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Title: Microporous and Flexible Framework Acoustic Metamaterials for Sound Attenuation and Contrast Agent Applications

Abstract

The low-frequency (100-1250 Hz) acoustic properties of metal-organic framework (MOF) materials were examined in impedance tube experiments. The anomalously-high sound transmission loss of HKUST-1, FeBTC, and MIL-53(Al) quantitatively demonstrated that these prototypical MOFs are absorptive acoustic metamaterials. To the best of our knowledge this is the first example of MOFs that have been demonstrated to be acoustic metamaterials. The low-frequency acoustic dampening by subwavelength MOF metamate-rials is likely due to sound dissipation and absorption facilitated by multiple internal reflections within the microporous framework structure. Modification of MIL-53(Al) with flexible organic linkers clarified that acoustic signatures of the metal-organic frameworks may be tailored to add or alter certain diagnostic acoustic signatures. These results may be applied to the rational design of lightweight sound-insulating construction materials and acoustic contrast agents for subsurface mapping and monitoring applications at low frequency (100-1250 Hz).

Authors:
ORCiD logo; ORCiD logo; ORCiD logo; ORCiD logo; ; ; ;
Publication Date:
Research Org.:
Pacific Northwest National Lab. (PNNL), Richland, WA (United States)
Sponsoring Org.:
USDOE Office of Fossil Energy (FE)
OSTI Identifier:
1494396
Report Number(s):
PNNL-SA-139317
Journal ID: ISSN 1944-8244
DOE Contract Number:  
AC05-76RL01830
Resource Type:
Journal Article
Journal Name:
ACS Applied Materials and Interfaces
Additional Journal Information:
Journal Volume: 10; Journal Issue: 51; Journal ID: ISSN 1944-8244
Publisher:
American Chemical Society (ACS)
Country of Publication:
United States
Language:
English

Citation Formats

Miller, Quin R. S., Nune, Satish K., Schaef, H. Todd, Jung, Ki Won, Denslow, Kayte M., Prowant, Matthew S., Martin, Paul F., and McGrail, B. Peter. Microporous and Flexible Framework Acoustic Metamaterials for Sound Attenuation and Contrast Agent Applications. United States: N. p., 2018. Web. doi:10.1021/acsami.8b19249.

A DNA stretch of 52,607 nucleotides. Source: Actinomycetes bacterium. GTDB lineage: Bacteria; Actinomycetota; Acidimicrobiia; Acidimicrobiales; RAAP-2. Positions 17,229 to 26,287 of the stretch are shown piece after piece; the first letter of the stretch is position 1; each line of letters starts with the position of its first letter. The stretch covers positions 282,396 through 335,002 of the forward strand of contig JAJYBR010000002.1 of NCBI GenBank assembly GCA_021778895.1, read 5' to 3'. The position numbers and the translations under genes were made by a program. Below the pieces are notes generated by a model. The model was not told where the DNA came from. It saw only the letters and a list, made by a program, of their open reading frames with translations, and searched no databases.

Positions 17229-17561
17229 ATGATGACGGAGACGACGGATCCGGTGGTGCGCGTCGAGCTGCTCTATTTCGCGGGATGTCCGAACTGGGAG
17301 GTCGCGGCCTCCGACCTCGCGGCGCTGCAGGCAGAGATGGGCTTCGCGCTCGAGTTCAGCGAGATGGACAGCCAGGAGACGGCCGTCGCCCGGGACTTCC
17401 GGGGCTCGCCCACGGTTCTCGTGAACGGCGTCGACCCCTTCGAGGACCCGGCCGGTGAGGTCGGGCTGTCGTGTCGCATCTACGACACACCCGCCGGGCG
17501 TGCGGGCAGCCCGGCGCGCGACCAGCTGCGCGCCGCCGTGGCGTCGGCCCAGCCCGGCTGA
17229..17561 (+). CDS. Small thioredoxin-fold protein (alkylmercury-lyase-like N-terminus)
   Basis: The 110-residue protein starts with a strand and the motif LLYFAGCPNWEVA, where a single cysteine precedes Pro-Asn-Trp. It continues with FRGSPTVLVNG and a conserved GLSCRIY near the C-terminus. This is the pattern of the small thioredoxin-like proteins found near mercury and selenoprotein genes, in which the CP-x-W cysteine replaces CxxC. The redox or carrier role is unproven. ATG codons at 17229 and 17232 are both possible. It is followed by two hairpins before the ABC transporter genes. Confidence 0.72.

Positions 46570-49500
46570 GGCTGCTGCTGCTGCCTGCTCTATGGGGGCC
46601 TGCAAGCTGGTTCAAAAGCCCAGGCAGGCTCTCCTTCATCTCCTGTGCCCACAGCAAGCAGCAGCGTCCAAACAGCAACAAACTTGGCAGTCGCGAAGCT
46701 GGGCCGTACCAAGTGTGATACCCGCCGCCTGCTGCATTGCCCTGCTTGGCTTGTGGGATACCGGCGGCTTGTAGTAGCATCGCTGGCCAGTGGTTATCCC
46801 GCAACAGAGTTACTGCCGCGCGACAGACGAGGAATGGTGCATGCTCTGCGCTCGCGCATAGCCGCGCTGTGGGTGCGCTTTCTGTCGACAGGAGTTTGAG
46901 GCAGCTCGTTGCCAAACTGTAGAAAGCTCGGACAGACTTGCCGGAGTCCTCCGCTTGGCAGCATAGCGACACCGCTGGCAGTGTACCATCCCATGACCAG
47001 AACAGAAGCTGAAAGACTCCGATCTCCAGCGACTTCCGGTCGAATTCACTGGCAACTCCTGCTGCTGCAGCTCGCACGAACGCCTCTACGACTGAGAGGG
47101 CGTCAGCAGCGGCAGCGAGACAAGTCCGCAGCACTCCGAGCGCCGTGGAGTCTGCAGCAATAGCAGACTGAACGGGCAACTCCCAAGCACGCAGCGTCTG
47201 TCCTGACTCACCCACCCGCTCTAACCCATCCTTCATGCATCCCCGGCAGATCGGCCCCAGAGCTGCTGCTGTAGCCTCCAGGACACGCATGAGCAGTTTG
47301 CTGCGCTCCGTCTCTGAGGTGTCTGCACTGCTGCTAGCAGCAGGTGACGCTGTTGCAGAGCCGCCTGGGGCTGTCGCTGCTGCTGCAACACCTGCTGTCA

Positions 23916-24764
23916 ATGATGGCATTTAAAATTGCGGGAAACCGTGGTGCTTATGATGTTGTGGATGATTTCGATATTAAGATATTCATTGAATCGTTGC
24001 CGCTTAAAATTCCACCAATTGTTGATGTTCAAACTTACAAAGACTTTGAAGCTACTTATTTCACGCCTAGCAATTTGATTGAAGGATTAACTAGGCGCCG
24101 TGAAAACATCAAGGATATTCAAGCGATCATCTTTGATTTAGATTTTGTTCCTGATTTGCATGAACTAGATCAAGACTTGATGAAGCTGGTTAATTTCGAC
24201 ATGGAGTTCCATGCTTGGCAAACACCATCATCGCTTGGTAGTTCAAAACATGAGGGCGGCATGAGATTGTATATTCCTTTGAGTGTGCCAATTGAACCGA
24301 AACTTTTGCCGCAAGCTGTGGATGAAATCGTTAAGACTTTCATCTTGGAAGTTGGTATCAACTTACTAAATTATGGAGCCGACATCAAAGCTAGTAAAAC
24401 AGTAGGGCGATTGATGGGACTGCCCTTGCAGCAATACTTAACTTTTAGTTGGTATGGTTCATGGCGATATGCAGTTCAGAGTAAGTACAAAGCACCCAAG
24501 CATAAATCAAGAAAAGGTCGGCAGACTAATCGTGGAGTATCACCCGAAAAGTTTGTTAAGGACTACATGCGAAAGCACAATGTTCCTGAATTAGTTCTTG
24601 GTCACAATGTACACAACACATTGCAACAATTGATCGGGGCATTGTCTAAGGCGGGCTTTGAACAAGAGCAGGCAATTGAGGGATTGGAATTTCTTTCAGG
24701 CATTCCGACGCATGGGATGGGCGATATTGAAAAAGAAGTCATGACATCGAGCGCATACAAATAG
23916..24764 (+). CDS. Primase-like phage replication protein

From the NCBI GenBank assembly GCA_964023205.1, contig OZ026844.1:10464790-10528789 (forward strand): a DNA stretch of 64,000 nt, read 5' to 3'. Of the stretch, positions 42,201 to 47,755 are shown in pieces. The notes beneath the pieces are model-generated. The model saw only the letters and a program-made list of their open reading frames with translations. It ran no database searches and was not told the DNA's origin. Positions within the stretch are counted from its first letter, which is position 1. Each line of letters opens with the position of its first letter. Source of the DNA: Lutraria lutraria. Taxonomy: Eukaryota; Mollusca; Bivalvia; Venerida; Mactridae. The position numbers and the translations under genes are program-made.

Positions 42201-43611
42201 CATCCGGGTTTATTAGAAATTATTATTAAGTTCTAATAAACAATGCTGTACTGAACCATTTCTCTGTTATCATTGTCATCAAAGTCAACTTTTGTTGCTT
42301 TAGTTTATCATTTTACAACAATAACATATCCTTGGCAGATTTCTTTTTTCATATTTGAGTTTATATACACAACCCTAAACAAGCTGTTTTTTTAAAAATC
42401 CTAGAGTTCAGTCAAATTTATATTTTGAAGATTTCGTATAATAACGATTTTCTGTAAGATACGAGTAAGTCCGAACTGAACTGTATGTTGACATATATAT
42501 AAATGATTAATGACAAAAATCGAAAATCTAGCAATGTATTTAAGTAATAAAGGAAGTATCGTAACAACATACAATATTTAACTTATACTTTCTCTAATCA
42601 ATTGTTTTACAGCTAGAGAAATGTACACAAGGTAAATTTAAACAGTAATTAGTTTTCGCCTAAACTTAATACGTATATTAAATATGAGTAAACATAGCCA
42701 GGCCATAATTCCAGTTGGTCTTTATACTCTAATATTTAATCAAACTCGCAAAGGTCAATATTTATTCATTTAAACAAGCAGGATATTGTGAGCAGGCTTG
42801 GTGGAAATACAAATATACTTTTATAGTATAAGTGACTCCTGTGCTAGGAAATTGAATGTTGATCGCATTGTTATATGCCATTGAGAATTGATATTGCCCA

Miller, Quin R. S., Nune, Satish K., Schaef, H. Todd, Jung, Ki Won, Denslow, Kayte M., Prowant, Matthew S., Martin, Paul F., & McGrail, B. Peter. Microporous and Flexible Framework Acoustic Metamaterials for Sound Attenuation and Contrast Agent Applications. United States. doi:10.1021/acsami.8b19249.
Miller, Quin R. S., Nune, Satish K., Schaef, H. Todd, Jung, Ki Won, Denslow, Kayte M., Prowant, Matthew S., Martin, Paul F., and McGrail, B. Peter. Thu . "Microporous and Flexible Framework Acoustic Metamaterials for Sound Attenuation and Contrast Agent Applications". United States. doi:10.1021/acsami.8b19249.
@article{osti_1494396,
title = {Microporous and Flexible Framework Acoustic Metamaterials for Sound Attenuation and Contrast Agent Applications},
author = {Miller, Quin R. S. and Nune, Satish K. and Schaef, H. Todd and Jung, Ki Won and Denslow, Kayte M. and Prowant, Matthew S. and Martin, Paul F. and McGrail, B. Peter},
abstractNote = {The low-frequency (100-1250 Hz) acoustic properties of metal-organic framework (MOF) materials were examined in impedance tube experiments. The anomalously-high sound transmission loss of HKUST-1, FeBTC, and MIL-53(Al) quantitatively demonstrated that these prototypical MOFs are absorptive acoustic metamaterials. To the best of our knowledge this is the first example of MOFs that have been demonstrated to be acoustic metamaterials. The low-frequency acoustic dampening by subwavelength MOF metamate-rials is likely due to sound dissipation and absorption facilitated by multiple internal reflections within the microporous framework structure. Modification of MIL-53(Al) with flexible organic linkers clarified that acoustic signatures of the metal-organic frameworks may be tailored to add or alter certain diagnostic acoustic signatures. These results may be applied to the rational design of lightweight sound-insulating construction materials and acoustic contrast agents for subsurface mapping and monitoring applications at low frequency (100-1250 Hz).},
doi = {10.1021/acsami.8b19249},
journal = {ACS Applied Materials and Interfaces},
issn = {1944-8244},
number = 51,
volume = 10,
place = {United States},
year = {2018},
month = {11}
}